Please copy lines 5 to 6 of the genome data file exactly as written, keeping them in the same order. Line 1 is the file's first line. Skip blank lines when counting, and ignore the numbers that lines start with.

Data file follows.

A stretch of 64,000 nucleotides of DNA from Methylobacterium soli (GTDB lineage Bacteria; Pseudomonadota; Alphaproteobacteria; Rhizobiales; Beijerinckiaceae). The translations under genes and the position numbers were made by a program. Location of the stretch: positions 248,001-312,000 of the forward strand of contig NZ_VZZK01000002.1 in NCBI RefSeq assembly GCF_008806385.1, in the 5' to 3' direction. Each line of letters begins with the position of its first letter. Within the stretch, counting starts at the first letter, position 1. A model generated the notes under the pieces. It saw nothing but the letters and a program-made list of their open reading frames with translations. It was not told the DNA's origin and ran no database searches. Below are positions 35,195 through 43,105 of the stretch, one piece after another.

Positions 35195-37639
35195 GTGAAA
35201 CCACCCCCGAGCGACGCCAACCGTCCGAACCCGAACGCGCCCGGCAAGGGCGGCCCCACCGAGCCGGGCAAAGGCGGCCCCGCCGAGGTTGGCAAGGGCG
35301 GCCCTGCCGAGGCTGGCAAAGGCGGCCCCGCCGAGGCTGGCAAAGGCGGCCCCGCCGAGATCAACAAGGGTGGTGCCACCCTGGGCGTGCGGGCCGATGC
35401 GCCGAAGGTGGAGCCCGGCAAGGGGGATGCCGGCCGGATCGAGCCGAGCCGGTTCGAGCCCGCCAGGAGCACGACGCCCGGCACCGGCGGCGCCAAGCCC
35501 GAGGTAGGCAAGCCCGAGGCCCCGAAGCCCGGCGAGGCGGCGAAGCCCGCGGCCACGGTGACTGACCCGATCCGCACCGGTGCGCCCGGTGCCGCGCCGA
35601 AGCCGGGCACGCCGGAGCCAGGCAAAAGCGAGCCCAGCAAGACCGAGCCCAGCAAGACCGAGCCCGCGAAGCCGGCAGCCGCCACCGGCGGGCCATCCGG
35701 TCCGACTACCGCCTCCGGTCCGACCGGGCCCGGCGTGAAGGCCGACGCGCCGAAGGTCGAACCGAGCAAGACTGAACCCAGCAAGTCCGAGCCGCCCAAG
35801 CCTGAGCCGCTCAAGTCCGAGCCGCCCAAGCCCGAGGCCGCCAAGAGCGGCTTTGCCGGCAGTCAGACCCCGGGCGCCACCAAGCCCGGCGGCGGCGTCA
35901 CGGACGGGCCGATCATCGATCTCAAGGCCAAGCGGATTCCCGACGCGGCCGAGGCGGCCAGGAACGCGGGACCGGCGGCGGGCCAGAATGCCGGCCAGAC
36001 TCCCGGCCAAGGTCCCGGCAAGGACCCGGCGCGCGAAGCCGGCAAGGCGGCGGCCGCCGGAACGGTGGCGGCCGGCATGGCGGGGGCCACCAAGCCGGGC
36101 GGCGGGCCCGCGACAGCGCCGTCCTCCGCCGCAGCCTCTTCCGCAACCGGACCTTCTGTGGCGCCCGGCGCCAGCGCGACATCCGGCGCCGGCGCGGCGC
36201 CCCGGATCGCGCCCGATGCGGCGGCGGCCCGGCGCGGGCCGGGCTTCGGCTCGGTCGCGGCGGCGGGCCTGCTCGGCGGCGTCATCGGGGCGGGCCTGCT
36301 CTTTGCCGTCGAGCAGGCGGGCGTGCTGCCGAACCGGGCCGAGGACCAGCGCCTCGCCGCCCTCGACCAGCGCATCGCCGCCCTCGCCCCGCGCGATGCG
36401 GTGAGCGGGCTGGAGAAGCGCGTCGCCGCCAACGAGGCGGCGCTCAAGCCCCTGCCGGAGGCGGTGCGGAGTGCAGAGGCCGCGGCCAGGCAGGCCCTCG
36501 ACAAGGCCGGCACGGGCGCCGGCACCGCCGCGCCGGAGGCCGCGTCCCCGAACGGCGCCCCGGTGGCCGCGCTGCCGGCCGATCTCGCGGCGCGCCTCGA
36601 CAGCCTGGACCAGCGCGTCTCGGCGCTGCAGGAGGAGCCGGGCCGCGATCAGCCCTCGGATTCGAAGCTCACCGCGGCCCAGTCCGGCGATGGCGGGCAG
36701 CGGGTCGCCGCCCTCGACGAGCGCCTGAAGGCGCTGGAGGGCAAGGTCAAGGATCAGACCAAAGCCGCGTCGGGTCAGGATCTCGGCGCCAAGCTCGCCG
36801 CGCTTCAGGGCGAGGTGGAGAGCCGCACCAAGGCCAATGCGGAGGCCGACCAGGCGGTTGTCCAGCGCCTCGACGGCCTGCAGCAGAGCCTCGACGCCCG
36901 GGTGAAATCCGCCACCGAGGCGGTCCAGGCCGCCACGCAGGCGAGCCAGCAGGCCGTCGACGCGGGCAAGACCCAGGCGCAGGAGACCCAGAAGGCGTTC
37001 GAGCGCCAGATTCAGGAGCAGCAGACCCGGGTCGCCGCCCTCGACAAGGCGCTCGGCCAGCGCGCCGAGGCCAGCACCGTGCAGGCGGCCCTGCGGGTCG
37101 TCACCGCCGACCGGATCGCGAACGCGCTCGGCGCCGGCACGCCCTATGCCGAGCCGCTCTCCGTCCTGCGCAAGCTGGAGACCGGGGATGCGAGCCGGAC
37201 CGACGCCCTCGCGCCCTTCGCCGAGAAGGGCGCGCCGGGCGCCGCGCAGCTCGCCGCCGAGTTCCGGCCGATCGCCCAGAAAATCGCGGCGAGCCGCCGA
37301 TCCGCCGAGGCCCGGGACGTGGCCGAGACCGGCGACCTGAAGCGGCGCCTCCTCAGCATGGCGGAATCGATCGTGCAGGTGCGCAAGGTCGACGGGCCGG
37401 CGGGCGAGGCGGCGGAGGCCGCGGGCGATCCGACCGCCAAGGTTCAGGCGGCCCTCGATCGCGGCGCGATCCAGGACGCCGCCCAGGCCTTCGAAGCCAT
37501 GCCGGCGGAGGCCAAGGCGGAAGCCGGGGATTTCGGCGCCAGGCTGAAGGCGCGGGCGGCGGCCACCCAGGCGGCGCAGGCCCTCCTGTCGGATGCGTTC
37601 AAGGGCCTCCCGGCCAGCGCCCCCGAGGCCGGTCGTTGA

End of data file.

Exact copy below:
35301 GCCCTGCCGAGGCTGGCAAAGGCGGCCCCGCCGAGGCTGGCAAAGGCGGCCCCGCCGAGATCAACAAGGGTGGTGCCACCCTGGGCGTGCGGGCCGATGC
35401 GCCGAAGGTGGAGCCCGGCAAGGGGGATGCCGGCCGGATCGAGCCGAGCCGGTTCGAGCCCGCCAGGAGCACGACGCCCGGCACCGGCGGCGCCAAGCCC